The first 6 or so Laurell K Hamilton books (the Anita Blake series, first book is Guilty Pleasures). Yes, really. They’re quite good, and the direct inspiration for the Dresden Files. It suuuuuuuuuuuuuuuper jumps ALL THE SHARKS by book 10, and I heartily recommend dropping it before you get to that point, but the first handful are excellent.
The Mercy Thompson novels by Patricia Briggs (first book is Moon Called). These are definitely romances to some degree, and there’s a bit of silliness about just how stroooooooong and mysteeeeeeeerious and haaaaaaandsome the main character’s love interest is, but they’re also very well-written adventures. I like the protagonist a lot, and there are some great recurring characters. Not steamy or salacious at all, despite how tramp-stampy sexysexy as the cover art is.
Not really urban fantasy but I would still recommend to someone who likes Dresden:
The Red Rising books by Pierce Brown (first book is Red Rising, nice self-contained trilogy) is sci-fi but very rooted in pulp-adventure with a side of Game of Thrones. I may just be plugging these because I can, and they’re so good.
Mistborn (series, first book is The Final Empire but it’s usually sold as a trilogy these days) by Brandon Sanderson. Not urban in the sense of taking place in the modern world, but definitely not swords-and-sorcery fantasy either. These are well-loved for many good reasons. Bonus points for the thousands-years-later quasi-sequels The Alloy of Law and Shadows of Self, which I might like even better.
The Reckoners (series, first book is Steelheart) also by Sanderson. “What if something turned a bunch of people randomly into superheroes, but also made them evil?” Kinda post-apocalyptic, kinda young-adulty, but very adventurous and fun and well-written as all of Sanderson’s stuff is.
Bone Dance by Emma Bull. Post-apocalyptic sorta soft sci-fi, but very creative and interesting. Good stuff.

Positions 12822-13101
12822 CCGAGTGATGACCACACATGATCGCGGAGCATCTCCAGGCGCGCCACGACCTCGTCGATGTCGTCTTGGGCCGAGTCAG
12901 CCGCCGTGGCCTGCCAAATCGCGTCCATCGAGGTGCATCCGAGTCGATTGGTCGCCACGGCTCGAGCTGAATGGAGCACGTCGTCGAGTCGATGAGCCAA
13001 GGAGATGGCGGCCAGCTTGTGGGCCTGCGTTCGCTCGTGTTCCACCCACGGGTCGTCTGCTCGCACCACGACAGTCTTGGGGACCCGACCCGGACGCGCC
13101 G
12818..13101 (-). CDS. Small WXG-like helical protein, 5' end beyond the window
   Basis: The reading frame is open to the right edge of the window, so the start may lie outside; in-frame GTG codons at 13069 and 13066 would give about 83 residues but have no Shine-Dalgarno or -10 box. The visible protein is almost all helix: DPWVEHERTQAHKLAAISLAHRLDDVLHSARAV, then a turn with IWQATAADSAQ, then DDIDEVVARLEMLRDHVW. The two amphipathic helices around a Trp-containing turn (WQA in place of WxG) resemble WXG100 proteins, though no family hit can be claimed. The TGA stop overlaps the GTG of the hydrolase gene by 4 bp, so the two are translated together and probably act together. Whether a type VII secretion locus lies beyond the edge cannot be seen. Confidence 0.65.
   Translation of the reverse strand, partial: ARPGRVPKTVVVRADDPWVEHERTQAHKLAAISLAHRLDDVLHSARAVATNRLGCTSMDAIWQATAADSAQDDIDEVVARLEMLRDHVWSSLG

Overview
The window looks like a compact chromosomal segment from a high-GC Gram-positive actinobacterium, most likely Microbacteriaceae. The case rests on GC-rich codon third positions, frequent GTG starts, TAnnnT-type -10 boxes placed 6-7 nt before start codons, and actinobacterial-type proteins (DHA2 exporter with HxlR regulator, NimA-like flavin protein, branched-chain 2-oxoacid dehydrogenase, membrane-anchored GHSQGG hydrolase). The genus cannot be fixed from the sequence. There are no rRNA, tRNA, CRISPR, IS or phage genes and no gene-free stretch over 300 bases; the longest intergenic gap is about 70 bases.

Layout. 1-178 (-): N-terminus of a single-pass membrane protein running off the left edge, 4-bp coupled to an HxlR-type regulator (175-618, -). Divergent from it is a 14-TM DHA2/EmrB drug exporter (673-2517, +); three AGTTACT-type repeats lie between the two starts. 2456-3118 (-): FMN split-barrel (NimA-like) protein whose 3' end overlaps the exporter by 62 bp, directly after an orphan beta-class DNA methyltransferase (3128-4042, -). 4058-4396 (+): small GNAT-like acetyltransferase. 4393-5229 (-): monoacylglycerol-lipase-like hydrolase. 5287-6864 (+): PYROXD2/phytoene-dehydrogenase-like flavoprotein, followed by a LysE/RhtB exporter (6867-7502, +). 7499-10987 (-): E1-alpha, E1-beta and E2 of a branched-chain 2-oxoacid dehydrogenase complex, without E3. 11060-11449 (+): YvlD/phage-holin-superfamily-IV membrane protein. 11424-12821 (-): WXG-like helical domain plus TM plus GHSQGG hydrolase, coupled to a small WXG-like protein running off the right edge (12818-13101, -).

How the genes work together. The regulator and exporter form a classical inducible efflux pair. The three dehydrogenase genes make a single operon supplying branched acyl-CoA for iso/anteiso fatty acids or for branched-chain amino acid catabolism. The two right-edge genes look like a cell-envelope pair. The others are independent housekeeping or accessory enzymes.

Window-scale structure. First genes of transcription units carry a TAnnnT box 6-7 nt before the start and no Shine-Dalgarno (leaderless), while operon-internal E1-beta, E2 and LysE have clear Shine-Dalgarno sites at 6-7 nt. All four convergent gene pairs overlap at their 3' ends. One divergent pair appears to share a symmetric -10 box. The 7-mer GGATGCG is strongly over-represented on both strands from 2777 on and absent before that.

I see Tim Powers has been mentioned, and if you care to move from urban to the golden age of piracy, On Stranger Tides is quite good.
I really liked these two books as well.
Agreed. It’s easily the closest to your original request as well, if you are wanting even more Dresden. Plus I think it’s better. Also I would double down the recommendation on the Red Rising series, it’s excellent but Space Opera, not Urban Fantasy. Oh, plus everything Brandon Sanderson - the workhorse of the modern fantasy writers.
I have read most everything else in this thread and that is where I would start. Except Rivers of London, sounds like I need to check that out.
Oh man, I love Dresden. When is the next book? Feels like it’s been years since I read the last one…?
I don’t think anyone really knows when the next one is, and yeah, it HAS been years since the last one, god dammit.
Simon R Green churns this stuff out. I actually like most of it.
Drood books - urban fantasy James Bond
Nightside - urban fantasy noir detective
His stuff is very samey though up to the point where I haven’t bothered buying any more Ghost Hunters novels (urban fantasy ghost investigations) beyond the first 3 because his recent work is a bit like an AI script writing a Simon R Green book, a criticism I guess some would apply to most of his stuff, but I’m a fan of pulpy junky stuff.
His best are Deathstalker (sci-fi) and Hawk and Fisher (fantasy whodunits) but I like the Drood adventures.
He wrote a blog post back in Feb that he is working on it, but too early to say anything. Which has been the update for a year or so.
I can’t tell if he needed a break, is tired of the series, or wrote himself into a corner.
I have read the first few of these. Your description is spot on and made me laugh. I like the mythology the author has set up and the organization of the werewolves, vampires, and Fae and the stories are well paced and entertaining. I can do without the romance angle but it doesn’t detract too terribly from what I like about the series so far.
I also like the Mistborn series but couldn’t get into The Reckoners at all.
I dunno, he’s for years been spouting a plan about a 20+ series with an apocalyptic finale-trilogy thing, so I believe/hope he does have it planned out.